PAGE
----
DH: We gave out information about what the Welfare Rights Committee does. We tried to promote the example of what is happening in Minnesota, where we have been bringing together the low income community to fight the cuts.
I posed the question, why not fight back against the government. They're not afraid to fight you, to give you a ticket or to put you in jail. If you are going to jail for anything, it might as well be for doing the right thing. We have to confront the politicians and demand our rights.
What we are fighting around is our basic human rights. With the new Minnesota welfare program, M.F.I.P. our safety net has been ripped. We need to fight to have that safety net in place. Some people afterwards came up to me and said they enjoyed what I said – we gave them our information, and encouraged them to build the fight for welfare rights in their own states.
Jeanette Bobo: All poor people have to work together – all colors, all people around the country are talking the same way, about this welfare stuff.
FB!: Derrick, you went to the workshop on human rights?
DP: We have to raise this thing, of international human rights all over the world. Because it makes the way for equal enjoyment of rights. Everyone has the right to get what the next person gets.
We'll be going to the UN and charging the U.S. government with genocide. The 5 year lifetime limit on welfare will be taken up. So will the 3 strikes you're out – the focus is putting Black people in prison.
By raising these abuses internationally, we have a better chance of winning victory.
FB!: What's going on in this country that made the founding of the Black Radical Congress a necessity?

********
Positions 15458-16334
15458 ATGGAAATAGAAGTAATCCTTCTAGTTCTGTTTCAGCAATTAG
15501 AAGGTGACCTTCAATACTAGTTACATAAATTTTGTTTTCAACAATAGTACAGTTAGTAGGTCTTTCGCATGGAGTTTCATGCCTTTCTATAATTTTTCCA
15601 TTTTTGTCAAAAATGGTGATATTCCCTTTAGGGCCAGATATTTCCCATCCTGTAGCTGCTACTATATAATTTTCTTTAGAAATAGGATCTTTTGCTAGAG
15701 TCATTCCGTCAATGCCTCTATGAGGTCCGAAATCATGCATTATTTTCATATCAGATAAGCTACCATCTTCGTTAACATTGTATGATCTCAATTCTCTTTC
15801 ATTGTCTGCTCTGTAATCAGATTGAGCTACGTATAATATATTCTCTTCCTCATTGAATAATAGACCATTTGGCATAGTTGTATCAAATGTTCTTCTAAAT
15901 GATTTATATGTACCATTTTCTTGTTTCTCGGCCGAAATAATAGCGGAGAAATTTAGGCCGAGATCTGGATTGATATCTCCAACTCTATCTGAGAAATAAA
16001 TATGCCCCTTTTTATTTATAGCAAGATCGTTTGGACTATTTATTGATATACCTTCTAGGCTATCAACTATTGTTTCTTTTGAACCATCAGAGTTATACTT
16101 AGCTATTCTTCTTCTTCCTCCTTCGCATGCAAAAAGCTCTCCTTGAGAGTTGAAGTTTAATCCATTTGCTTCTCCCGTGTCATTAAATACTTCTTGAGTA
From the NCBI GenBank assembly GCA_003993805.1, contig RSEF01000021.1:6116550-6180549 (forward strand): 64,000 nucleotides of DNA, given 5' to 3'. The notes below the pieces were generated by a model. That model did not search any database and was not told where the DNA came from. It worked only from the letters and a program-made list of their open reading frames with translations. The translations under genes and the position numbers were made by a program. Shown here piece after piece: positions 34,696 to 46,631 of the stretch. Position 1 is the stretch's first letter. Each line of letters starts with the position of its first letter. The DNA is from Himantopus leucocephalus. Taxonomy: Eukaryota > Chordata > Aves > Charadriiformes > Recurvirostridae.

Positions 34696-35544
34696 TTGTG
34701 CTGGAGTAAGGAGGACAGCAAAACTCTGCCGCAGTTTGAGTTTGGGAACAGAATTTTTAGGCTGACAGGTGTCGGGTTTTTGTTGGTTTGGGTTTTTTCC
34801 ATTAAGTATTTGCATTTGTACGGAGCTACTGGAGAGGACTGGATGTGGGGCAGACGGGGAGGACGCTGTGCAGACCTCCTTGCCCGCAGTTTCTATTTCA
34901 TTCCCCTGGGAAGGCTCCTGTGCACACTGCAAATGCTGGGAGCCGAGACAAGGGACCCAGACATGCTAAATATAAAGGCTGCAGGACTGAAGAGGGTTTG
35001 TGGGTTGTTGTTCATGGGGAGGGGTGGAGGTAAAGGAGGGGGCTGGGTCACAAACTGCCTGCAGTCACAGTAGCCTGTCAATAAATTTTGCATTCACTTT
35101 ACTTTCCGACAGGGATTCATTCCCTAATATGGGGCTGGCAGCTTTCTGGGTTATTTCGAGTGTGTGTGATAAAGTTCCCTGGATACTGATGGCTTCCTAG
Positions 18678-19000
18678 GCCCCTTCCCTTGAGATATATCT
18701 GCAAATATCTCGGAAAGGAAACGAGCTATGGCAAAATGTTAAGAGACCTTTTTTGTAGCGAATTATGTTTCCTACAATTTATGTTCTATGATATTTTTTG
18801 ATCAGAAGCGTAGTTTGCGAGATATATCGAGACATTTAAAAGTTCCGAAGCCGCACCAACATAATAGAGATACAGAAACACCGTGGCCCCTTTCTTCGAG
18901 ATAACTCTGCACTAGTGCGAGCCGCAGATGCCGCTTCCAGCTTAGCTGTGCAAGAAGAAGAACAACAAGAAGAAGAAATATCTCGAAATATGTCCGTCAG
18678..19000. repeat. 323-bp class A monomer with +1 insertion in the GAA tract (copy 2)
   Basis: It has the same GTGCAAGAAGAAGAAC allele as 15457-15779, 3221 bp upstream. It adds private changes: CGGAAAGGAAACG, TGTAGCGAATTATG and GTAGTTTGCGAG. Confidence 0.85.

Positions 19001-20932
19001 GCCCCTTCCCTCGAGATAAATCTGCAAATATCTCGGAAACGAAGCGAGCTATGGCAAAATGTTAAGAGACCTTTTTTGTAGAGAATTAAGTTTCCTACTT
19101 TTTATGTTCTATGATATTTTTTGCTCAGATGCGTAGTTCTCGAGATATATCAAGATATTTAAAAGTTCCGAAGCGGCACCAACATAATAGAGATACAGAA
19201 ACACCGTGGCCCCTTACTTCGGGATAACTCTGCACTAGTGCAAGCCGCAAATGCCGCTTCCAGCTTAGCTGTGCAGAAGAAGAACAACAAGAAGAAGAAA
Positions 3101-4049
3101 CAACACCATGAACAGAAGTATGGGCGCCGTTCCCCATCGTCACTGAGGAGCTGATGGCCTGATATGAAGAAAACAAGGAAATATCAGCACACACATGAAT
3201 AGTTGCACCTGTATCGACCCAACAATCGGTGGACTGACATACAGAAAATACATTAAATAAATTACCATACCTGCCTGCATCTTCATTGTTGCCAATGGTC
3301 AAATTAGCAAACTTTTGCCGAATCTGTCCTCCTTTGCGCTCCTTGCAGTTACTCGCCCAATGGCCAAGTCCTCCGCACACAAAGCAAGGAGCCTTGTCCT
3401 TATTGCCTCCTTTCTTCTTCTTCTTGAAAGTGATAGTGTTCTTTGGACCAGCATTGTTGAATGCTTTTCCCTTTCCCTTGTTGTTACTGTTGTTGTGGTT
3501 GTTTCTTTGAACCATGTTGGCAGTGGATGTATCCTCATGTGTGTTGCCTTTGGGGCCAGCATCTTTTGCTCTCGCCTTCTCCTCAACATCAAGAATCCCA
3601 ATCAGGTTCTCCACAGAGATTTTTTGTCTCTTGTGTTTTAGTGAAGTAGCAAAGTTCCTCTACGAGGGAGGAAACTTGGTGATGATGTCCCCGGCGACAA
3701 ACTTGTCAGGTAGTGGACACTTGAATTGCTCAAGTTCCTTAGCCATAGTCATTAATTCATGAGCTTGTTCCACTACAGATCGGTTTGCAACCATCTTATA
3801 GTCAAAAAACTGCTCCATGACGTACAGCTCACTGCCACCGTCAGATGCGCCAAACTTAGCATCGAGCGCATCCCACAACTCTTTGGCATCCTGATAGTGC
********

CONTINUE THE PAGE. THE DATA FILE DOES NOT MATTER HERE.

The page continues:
DP: Because of racism and discrimination. There is more white privilege, whites have a better chance of getting more than a person of color. Persons of color get stopped by police more often. Even cashing a check is harder. So you have to organize something – from the streets, to the banks, to jobs. Some people say it's [racism] not here, racism never went away. We need to unite to deal with this.
FB!: What's about the need to be radical?
DH: To be radical means to go out and educate people on what the real deal is in this country. To stand up, fight back for our basic human rights. For our right to survive. If we don't do that, we are doomed. We need to challenge the rich who run this country.
DP: We need to get to the root of the problem – to pull it up from the roots, so to speak. Radical means to get to the root.
FB!: Overall, was the founding convention a success?
DH: We need to unite and say the BRC was true success. People came out of it with goals, determined to build the struggle back in their own communities. More meetings are being scheduled. We need to come together to study, struggle and strategize.
People came to share views and ideas... there was debates, even angry debates on how should we go forward... in the end there was unity that we needed to build the Black Liberation Movement, to challenge this system, and to get our basic human rights.